As gum disease progresses the gums pull away from the tooth’s root, causing “pockets” that are in fact infected. Deep within these pockets, the bacterial toxins set up their home and literally destroy the supportive bone and connective tissue that hold the teeth in place. Over time, and without proper treatment, the teeth will eventually become loose and need to be removed. As a diagnostic tool, once a year your hygienist should be taking measurements (in millimeters) of the pockets around each tooth. This is a simple and usually painless screening for possible gum problems. The ideal numbers range between 1 and 3 mm. We use this as a guideline of health because each person is able to clean below their gum line up to 3 mm with the normal use of brushing and flossing. But at pocket depths of 4mm and above, it is impossible to reach to the bottom of the pocket and remove those bacteria that are setting up for destruction. This is why it is so important to “know your numbers.”

So, what should you do if you hear your hygienist say numbers that are 4mm and above?  Treatment is necessary if you wish to keep your teeth and maintain your overall health.

Before considering the painful option of gum surgery to reduce pockets, there are several non-surgical treatment options to try. The recommendation may include more frequent visits where the hygienist will use an ultrasonic scaler- the most effective tool in breaking up bacteria and flushing it out of the pocket. An increase in the frequency of removing the bacteria and letting the body heal itself will bring the pocket depths to a maintainable depth. If needed, a localized antibiotic can be inserted into a troublesome pocket area to help boost the destruction of bacteria. These options have been proven to be very effective along with the therapy the hygienist can provide.

These days we are made aware of so many ways to protect our health and prevent disease. We spend so much money on vitamins, health and beauty products and use our time exercising and reading up on ways to better our health. While all of these are important, we overlook three of the simplest tools; your toothbrush, floss and the diligence in committing to regular dental care.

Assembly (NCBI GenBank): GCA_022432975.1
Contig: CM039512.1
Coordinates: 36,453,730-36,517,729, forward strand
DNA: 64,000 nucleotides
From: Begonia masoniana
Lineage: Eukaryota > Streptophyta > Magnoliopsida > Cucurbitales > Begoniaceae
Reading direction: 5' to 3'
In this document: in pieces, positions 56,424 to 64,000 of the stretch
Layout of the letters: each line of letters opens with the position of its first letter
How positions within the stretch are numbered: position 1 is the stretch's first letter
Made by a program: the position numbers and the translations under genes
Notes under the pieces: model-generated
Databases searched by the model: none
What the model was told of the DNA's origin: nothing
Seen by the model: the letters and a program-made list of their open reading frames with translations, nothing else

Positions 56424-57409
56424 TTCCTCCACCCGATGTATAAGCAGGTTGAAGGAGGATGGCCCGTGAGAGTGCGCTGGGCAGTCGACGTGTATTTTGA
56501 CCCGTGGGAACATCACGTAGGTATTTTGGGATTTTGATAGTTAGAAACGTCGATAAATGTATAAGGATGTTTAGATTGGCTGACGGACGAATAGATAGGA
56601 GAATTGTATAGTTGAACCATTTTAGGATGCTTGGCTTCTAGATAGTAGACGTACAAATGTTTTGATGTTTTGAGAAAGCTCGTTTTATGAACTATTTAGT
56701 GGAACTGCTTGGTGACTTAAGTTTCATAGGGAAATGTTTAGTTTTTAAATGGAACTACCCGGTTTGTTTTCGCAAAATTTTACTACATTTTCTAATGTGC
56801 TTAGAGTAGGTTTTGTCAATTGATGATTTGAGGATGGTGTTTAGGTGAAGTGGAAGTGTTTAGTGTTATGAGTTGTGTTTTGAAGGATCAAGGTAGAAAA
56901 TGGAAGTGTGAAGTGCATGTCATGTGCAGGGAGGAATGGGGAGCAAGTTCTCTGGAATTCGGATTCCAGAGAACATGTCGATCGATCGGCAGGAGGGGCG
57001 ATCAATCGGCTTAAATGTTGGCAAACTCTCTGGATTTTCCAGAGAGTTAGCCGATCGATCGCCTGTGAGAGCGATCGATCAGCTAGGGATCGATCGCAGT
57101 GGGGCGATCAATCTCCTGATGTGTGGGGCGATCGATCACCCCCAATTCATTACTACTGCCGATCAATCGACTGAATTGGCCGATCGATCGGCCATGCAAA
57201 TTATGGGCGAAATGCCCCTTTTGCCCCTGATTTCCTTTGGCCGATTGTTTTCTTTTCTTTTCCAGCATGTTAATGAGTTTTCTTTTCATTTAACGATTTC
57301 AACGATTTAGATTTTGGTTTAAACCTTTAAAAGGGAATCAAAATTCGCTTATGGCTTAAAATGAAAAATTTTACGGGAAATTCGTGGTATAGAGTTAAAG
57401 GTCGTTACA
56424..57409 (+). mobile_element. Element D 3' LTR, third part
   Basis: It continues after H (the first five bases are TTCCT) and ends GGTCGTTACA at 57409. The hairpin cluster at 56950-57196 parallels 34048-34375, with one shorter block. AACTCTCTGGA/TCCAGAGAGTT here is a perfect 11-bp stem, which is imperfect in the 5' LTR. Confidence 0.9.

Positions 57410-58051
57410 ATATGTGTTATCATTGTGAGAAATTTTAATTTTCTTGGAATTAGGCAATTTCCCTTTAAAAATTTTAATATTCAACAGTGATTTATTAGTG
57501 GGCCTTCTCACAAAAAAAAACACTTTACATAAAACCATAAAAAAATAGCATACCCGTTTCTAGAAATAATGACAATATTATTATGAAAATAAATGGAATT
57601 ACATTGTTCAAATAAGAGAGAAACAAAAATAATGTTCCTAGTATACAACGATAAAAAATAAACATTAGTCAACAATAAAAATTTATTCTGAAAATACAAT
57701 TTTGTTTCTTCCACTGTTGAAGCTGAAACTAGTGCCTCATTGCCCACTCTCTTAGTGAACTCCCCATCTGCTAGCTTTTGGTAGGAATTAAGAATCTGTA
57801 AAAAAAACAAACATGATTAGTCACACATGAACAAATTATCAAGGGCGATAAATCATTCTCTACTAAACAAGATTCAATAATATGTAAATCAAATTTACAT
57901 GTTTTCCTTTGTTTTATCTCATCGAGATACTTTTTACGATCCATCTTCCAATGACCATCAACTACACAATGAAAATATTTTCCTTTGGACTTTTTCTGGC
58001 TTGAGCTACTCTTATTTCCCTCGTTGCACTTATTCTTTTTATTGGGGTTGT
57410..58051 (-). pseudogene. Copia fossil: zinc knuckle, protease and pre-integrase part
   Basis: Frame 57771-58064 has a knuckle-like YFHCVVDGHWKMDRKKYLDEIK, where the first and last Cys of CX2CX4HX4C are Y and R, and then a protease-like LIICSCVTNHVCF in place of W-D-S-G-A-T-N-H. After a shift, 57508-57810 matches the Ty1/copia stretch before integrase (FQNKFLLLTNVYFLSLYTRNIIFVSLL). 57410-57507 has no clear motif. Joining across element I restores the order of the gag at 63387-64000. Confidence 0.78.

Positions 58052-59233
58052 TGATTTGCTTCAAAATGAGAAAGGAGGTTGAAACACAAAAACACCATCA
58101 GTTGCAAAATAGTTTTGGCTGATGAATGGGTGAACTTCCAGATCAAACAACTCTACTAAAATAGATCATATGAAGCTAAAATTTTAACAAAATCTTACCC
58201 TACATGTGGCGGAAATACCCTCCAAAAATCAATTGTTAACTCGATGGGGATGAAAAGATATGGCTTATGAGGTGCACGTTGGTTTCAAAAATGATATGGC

We urge you to “know your numbers,” and take control of your dental health and overall well-being!

Dr. Lewis Yu earned his dental degree from the University of Pennsylvania School of Dentistry in 1996. He received two years of advanced post-graduate oral surgery training in both the New York City Hospital System and the Hospital of the University of Pennsylvania. He continues his education through extensive hands-on training at the prestigious Las Vegas Institute for Advanced Studies and the Pankey Institute. The Las Vegas Institute has provided Dr. Yu with advanced training in Neuromuscular Dentistry and Comprehensive Aesthetic Restorations. He had practiced in Philadelphia and Newark, DE before joining All About Smiles, P.A. He is a member of the Delaware State Dental Society, American Dental Association, and  the Academy of

General Dentistry.

Dr. Grace Liu has been practicing dentistry since 1996, having earned her degree from the New York University School of Dentistry. She continued her education through post-graduate studies at Columbia University, the Las Vegas Institute for Advanced Studies in Nevada and the Academy of Dentistry. She is also a member of the Delaware State Dental Society, American Dental Association, and the Academy of General Dentistry.